Atta Chowdhry, RPh, and Lisa Schrade, PharmD, discuss best practices in coordinating specialty pharmacy services between payers and prescribers to ensure timely access to critical hemophilia treatments.
Jonathan Ogurchak, PharmD, CSP: Dr Chowdhry, what are some best practices that you've seen as it relates to helping to coordinate specialty pharmacy between payer and prescriber?
Atta Chowdhry, RPh: The biggest thing in hemophilia which sets it apart from the rest of the disease states, a lot of the other chronic diseases, is the urgency of the product availability to the patient. That's [what] I think is the biggest part. My first thing for the patients is I encourage all my patients to go see a physician at the Hemophilia Treatment Center because those physicians are very well versed and those treatment centers are the wealth of knowledge for any kind of thing, even from going to the dentist for cleaning to getting your wisdom tooth pulled out. Any kind of thing at that point. Treatment centers have knowledge they can share with the patient, a lot of times that the physician in the community or a regular hematologist, even with the cancer center or something in a small town, that's not there. I think that's the biggest thing that whenever you have a patient and specialty pharmacy, we encourage them to go at least once a year to an appointment with the Hemophilia Treatment Center.
Second thing is that whenever we get a prescription, we have found the treatment center physician to be very receptive because they understand the urgency of getting their product to the patient and they will act on that prior authorization an hour or 2 if not within the same day. And that's another thing that as a specialty pharmacist you have to make sure you communicate to the insurance company so they understand that they don't have 72 hours and sometimes 10 days to respond because if you look on most of the insurances, they say they have 14 days to get back to you on the prior authorization and that can be a big game changer for a patient.
Jonathan Ogurchak, PharmD, CSP: Dr Schrade, you mentioned, too, after that whole payer step, hopefully you're following that happy path and everything's approved. You mentioned about affordability and things that specialty pharmacists can do in terms of medication assistance. Can we talk a little bit more about that? Like what are some of the things that the specialty pharmacy and their team can do to help to benefit patients with hemophilia A?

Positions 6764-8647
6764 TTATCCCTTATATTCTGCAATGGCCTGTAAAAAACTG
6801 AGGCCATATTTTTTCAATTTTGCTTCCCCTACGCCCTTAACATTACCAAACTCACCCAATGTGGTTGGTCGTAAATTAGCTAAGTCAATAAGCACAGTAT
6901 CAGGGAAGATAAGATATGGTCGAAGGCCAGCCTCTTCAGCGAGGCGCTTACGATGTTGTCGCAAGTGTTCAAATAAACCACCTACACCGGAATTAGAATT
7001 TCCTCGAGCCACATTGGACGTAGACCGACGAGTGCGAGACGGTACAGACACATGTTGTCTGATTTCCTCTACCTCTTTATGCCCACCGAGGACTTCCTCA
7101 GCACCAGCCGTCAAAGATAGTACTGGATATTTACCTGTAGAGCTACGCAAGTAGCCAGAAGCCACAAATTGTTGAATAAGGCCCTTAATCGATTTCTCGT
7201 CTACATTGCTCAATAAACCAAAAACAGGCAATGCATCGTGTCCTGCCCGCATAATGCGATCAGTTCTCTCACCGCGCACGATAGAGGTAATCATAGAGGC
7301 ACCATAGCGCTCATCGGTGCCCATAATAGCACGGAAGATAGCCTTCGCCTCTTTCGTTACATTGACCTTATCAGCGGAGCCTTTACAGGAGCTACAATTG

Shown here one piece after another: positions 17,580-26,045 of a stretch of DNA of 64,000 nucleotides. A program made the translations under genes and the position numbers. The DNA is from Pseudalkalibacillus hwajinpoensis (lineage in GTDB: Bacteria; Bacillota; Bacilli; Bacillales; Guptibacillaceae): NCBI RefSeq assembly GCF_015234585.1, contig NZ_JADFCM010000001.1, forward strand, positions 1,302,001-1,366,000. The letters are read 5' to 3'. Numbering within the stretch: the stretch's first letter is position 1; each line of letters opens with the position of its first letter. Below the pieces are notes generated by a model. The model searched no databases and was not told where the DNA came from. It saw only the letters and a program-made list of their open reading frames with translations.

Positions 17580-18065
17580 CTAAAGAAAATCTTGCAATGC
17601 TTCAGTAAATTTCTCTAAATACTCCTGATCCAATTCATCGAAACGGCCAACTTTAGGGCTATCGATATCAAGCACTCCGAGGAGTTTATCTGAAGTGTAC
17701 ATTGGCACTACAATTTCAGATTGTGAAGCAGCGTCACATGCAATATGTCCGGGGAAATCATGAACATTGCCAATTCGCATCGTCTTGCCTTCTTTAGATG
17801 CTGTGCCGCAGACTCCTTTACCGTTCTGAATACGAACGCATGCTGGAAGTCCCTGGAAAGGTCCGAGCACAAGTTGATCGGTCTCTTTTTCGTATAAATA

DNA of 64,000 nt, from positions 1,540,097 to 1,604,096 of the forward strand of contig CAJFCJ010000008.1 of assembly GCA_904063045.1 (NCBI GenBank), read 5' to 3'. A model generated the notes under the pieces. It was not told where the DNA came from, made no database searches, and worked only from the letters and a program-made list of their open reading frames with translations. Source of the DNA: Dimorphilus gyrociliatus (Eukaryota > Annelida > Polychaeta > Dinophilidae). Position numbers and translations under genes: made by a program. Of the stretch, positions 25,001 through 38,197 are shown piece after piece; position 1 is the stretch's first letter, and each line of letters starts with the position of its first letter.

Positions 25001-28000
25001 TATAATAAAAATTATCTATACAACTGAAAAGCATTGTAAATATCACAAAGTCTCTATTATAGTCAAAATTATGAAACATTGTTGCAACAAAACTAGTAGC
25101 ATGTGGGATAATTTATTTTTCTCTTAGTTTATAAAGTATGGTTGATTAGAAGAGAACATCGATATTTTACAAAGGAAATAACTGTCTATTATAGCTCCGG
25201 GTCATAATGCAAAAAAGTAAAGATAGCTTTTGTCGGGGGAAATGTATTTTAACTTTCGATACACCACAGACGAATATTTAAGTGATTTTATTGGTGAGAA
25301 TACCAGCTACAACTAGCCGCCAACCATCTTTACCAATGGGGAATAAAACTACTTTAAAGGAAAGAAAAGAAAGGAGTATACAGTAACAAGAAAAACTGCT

Lisa Schrade, PharmD: Well, it's really important for us on the specialty pharmacy side to be well versed about payer programs and then additional assistance programs that are offered to the patients because a lot of them, they aren't aware. They might know about copay assistance to the manufacturers just because they contact the manufacturer initially and get enrolled in their patient assistance programs, but they might not know about those extended benefits like foundational assistance and grants. We will inform them what's available to them, what's offered. We do encourage them too to get active with the hemophilia community as well because sometimes there are dedicated programs that are state specific that we not maybe aware of. Just to try to encourage that line of communication with the entire community because it takes a village. It's not just the doctor, the pharmacy, collaborating care for the patient but also engaging other families that are going through or have gone through and know best practices about how to facilitate funding or additional assistance for the patients and their families. And it even goes beyond just funding for their medication. It might be other programs to assist with food insecurities or mental stability counseling programs. It's kind of all -encompassing just to make sure that the families know that there's a lot of support out there and just know that there's multiple resources to access to get this kind of assistance.
This transcript was AI-generated and reviewed by a Pharmacy Times editor.